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Legitimation as Political Practice
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Book description

Legitimacy has long been perceived through a Westernized lens as a fixed, binary state. In this book, Kathy Dodworth offers an exploration of everyday legitimation practices in coastal Tanzania, which challenges this understanding within postcolonial contexts. She reveals how non-government organizations craft their authority to act, working with, against and through the state, and what these practices tell us about contemporary legitimation. Synthesizing detailed, ethnographic fieldwork with theoretical innovations from across the social sciences, legitimacy is reworked not as a fixed state, but as a collection of constantly renegotiated practices. Critically adopting insights from political theory, sociology and anthropology, this book develops a detailed picture of contemporary governance in Tanzania and beyond in the wake of waning Western dominance.


‘This is a truly ground-breaking book! It is at one and the same time an elegant ethnographic study of everyday practices and a sophisticated theoretical enquiry of legitimacy. The result is a radical rethinking of legitimation - and by implication, of International Relations - from the African ground up.’

Rita Abrahamsen - University of Ottawa

‘This is an important and rich study of how legitimacy is produced, negotiated and contested in Tanzania – with significant lessons for the theory and practice of global politics.’

Carl Death - University of Manchester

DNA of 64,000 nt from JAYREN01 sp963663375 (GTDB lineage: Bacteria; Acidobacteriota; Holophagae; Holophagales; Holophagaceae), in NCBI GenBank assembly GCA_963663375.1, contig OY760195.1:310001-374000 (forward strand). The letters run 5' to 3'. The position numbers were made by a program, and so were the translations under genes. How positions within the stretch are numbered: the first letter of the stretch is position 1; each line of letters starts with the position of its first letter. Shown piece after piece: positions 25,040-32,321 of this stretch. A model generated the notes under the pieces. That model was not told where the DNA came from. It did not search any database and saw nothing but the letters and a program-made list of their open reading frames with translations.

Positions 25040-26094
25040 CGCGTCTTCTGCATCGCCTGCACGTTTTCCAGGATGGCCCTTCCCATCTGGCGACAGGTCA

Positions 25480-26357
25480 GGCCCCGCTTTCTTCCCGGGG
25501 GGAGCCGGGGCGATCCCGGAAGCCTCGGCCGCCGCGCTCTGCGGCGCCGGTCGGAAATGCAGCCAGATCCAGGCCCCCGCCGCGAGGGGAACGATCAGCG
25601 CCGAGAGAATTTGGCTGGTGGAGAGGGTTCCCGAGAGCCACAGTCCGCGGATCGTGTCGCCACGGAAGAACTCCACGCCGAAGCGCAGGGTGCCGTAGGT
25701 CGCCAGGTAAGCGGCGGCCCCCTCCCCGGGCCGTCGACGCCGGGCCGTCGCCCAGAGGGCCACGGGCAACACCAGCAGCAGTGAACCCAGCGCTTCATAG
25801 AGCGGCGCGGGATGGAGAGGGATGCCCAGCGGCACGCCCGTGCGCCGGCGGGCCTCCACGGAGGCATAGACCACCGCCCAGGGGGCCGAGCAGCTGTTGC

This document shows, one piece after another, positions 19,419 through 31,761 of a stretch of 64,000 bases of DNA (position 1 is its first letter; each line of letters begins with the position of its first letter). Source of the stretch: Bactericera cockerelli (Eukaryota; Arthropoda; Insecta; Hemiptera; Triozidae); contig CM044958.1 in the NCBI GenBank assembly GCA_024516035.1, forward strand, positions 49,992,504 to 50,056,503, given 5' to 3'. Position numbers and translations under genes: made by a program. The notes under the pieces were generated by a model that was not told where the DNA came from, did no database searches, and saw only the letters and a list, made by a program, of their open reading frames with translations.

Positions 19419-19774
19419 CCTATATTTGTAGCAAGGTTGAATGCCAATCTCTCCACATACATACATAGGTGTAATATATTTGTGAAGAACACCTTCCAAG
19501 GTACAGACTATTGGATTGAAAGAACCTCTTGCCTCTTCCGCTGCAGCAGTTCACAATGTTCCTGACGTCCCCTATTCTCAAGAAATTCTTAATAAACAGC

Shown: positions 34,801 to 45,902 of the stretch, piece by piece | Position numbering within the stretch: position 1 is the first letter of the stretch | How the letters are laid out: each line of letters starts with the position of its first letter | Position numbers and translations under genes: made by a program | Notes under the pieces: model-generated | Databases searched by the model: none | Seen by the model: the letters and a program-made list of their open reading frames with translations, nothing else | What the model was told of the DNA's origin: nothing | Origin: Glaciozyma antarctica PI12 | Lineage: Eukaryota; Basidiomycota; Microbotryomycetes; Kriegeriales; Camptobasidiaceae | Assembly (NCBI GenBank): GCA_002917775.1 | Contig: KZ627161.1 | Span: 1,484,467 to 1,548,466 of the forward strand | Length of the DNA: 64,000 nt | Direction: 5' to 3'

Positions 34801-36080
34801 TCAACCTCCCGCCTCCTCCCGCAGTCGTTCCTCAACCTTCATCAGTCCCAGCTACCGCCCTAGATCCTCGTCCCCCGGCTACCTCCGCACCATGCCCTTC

‘With its focus on the everyday rather than elites, attention to the logics of coloniality which continue to shape the present and recognition of the importance of ideas of the public, this book offers a powerful and insightful rethinking of ‘legitimacy’ from coastal Tanzania.'

Emma Hunter - University of Edinburgh

‘In the current conjuncture dominated by resurgent and insurgent decolonization of the twenty-first century where the issue of locus of enunciation is privileged, this book’s central themes of legitimacy and legitimation, with a focus on the NGO sector rather than the state, are successfully de-abstracted. The book brings them down to everyday life where they can be measured easily in an intellectually rewarding manner. It is a very successful book with an assured shelf and virtual life. I have nothing but praise for this ground-breaking and inspiring work anchored on very rich empirical evidence.’

Sabelo J. Ndlovu-Gatsheni - University of Bayreuth

‘Legitimation as Political Practice reformulates legitimacy. It demonstrates that our understanding of this key concept is often static and based on models that are inherently limited through their eurocentrism. By bringing together an interrogation of legitimacy as a concept with detailed firmly grounded empirical research on NGOs in Tanzania, the book both exposes the limitations of our current theorising and details the material and performative ways in which legitimacy is produced.’

Laura Routley - Newcastle University

‘Legitimacy is profoundly a challenging matter in Africa. What informs legitimacy is a question that we often ask. Kathy Dodworth examines how legitimacy is produced in everyday practices. The analysis goes beyond state level by examining NGOs practices. This book is invaluable in seeking to bridge the ‘legitimation practices’ gap.’

Aikande C. Kwayu - University of Wisconsin-Madison

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  • Introduction
    pp 1-11
  • Practicing Legitimation


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